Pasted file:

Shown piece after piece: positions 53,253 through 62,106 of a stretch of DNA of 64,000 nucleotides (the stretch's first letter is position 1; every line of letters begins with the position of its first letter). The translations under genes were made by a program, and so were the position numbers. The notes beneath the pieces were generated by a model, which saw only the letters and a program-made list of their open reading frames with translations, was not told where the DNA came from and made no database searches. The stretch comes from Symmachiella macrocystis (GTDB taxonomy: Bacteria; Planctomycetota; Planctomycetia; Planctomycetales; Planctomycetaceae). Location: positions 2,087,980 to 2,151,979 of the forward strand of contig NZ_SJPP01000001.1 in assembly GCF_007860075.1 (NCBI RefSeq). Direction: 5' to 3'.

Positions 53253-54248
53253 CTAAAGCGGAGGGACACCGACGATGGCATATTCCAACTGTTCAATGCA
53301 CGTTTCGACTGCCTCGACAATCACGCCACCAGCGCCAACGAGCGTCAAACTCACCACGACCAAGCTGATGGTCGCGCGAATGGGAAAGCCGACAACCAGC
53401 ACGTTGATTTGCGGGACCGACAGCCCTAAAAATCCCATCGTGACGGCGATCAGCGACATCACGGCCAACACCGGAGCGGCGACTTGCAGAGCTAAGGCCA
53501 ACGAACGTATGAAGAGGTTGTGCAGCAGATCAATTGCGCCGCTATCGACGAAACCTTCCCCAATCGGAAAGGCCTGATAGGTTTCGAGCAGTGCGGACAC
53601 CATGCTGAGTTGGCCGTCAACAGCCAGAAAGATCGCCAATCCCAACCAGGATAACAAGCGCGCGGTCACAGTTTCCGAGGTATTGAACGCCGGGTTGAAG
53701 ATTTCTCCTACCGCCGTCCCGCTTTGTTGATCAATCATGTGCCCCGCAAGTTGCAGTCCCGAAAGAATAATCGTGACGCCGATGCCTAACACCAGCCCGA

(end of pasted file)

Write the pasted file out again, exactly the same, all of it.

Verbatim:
Shown piece after piece: positions 53,253 through 62,106 of a stretch of DNA of 64,000 nucleotides (the stretch's first letter is position 1; every line of letters begins with the position of its first letter). The translations under genes were made by a program, and so were the position numbers. The notes beneath the pieces were generated by a model, which saw only the letters and a program-made list of their open reading frames with translations, was not told where the DNA came from and made no database searches. The stretch comes from Symmachiella macrocystis (GTDB taxonomy: Bacteria; Planctomycetota; Planctomycetia; Planctomycetales; Planctomycetaceae). Location: positions 2,087,980 to 2,151,979 of the forward strand of contig NZ_SJPP01000001.1 in assembly GCF_007860075.1 (NCBI RefSeq). Direction: 5' to 3'.

Positions 53253-54248
53253 CTAAAGCGGAGGGACACCGACGATGGCATATTCCAACTGTTCAATGCA
53301 CGTTTCGACTGCCTCGACAATCACGCCACCAGCGCCAACGAGCGTCAAACTCACCACGACCAAGCTGATGGTCGCGCGAATGGGAAAGCCGACAACCAGC
53401 ACGTTGATTTGCGGGACCGACAGCCCTAAAAATCCCATCGTGACGGCGATCAGCGACATCACGGCCAACACCGGAGCGGCGACTTGCAGAGCTAAGGCCA
53501 ACGAACGTATGAAGAGGTTGTGCAGCAGATCAATTGCGCCGCTATCGACGAAACCTTCCCCAATCGGAAAGGCCTGATAGGTTTCGAGCAGTGCGGACAC
53601 CATGCTGAGTTGGCCGTCAACAGCCAGAAAGATCGCCAATCCCAACCAGGATAACAAGCGCGCGGTCACAGTTTCCGAGGTATTGAACGCCGGGTTGAAG
53701 ATTTCTCCTACCGCCGTCCCGCTTTGTTGATCAATCATGTGCCCCGCAAGTTGCAGTCCCGAAAGAATAATCGTGACGCCGATGCCTAACACCAGCCCGA